In many ways the book “Stop the Meeting, I Want to Get Off” is contradictory to “Death by Meeting” and vice versa, but there are common themes. The main common thread is most meetings are time wasters and overall unproductive. The author, Scott Snair, said that today’s managers spend 25%-75% of their workday in a meeting and since there are 40 million people who say they are managers, if each of these managers spent only two hours a day in a meeting, that is 29 BILLION hours a year spent in meetings. Mr. Snair also quoted studies theorizing that half of all the time is unproductive or even worse – destructive. If he is right, that is nearly 15 Billion hours a year wasted in the United States alone, and that number did not mention any support staff whatsoever. If anyone is worried about the future of this country, might I suggest we start with something we can control? Wasted time spent in poorly planned meetings!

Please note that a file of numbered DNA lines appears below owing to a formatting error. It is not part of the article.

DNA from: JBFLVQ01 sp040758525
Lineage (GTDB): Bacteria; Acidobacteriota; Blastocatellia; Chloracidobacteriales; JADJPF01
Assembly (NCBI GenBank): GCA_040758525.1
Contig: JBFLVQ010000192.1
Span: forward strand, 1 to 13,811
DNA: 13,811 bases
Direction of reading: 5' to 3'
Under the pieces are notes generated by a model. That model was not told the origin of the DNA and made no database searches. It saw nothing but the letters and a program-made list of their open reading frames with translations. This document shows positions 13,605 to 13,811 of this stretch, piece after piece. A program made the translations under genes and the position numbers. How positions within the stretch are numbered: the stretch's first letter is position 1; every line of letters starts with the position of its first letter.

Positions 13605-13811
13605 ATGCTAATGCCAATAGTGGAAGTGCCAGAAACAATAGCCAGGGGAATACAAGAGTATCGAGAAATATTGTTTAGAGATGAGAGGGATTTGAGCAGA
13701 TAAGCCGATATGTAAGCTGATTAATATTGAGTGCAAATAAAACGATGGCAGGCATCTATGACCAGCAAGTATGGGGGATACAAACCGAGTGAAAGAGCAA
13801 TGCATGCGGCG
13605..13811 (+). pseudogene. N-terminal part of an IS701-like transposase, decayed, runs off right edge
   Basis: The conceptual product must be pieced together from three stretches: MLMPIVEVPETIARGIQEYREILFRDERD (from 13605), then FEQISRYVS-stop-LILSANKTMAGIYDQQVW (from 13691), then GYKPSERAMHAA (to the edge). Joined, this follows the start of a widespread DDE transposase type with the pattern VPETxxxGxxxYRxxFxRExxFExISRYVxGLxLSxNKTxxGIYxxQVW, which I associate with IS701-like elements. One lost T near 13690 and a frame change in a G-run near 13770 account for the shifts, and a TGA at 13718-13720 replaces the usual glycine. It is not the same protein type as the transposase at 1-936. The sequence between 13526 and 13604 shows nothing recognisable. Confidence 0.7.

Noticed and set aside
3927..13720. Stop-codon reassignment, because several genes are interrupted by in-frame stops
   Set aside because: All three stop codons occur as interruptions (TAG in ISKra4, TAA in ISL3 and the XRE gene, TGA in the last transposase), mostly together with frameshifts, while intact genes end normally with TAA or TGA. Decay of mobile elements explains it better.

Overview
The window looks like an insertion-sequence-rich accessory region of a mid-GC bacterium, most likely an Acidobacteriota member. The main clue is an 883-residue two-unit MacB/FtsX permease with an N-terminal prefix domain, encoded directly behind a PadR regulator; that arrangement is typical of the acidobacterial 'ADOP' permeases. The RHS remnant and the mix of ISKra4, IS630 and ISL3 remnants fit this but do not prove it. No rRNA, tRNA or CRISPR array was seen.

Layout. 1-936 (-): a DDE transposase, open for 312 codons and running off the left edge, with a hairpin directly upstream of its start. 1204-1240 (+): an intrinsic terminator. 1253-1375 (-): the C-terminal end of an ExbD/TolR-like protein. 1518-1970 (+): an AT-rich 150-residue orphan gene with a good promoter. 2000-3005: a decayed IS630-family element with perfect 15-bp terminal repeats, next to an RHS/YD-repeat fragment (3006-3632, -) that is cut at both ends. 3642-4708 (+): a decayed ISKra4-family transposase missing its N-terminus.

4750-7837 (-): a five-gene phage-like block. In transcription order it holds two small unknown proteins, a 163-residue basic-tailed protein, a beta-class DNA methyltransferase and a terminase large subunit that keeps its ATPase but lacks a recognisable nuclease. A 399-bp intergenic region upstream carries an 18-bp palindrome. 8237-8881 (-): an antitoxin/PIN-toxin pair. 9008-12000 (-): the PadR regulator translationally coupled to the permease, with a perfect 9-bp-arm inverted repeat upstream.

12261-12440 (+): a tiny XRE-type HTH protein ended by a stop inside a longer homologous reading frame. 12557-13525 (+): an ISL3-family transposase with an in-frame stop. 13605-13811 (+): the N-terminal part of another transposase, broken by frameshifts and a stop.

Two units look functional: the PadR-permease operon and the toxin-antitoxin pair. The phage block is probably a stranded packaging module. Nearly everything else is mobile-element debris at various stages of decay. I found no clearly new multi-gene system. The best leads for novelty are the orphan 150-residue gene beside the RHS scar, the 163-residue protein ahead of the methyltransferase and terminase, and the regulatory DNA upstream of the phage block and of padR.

He discusses why people have such disdain for meetings:
1. Meetings are thieves of time.
2. Key players are invited and they are the same ones who cannot sit still, always dying to get on to the next task at hand.
3. The best ideas and conversations always happen when the meeting is over.
4. Too much game-playing and posturing during the conduct of the meeting.
5. Nothing gets accomplished.
Scott Snair is extremely anti-meeting, and believes heavily in a one on one management style, strong leadership, organizational channeling, and serious delegation. One of his main points is if a manager divides the time normally spent in a meeting among the various division of his organization, he could simply walk to each area, have a 15 minute talk with the managers in person to get a status, and then move on to the next division head. Managing in this manner would actually make the manager better aware of what is really going on in each competency and would also allow him to meet people in their natural work environments, which would allow the manager to become more knowledgeable about, not only the processes, but the people who are supporting him.
Do you hold meetings or have you been in meetings that could be replaced by one on one conversation? Can every meeting be replaced by this method? If not, which ones and why? Which method do you prefer? Mr. Snair’s anti-meeting, or Mr. Lencioni’s movie-meeting analogy in Part I of this blogging mini-series?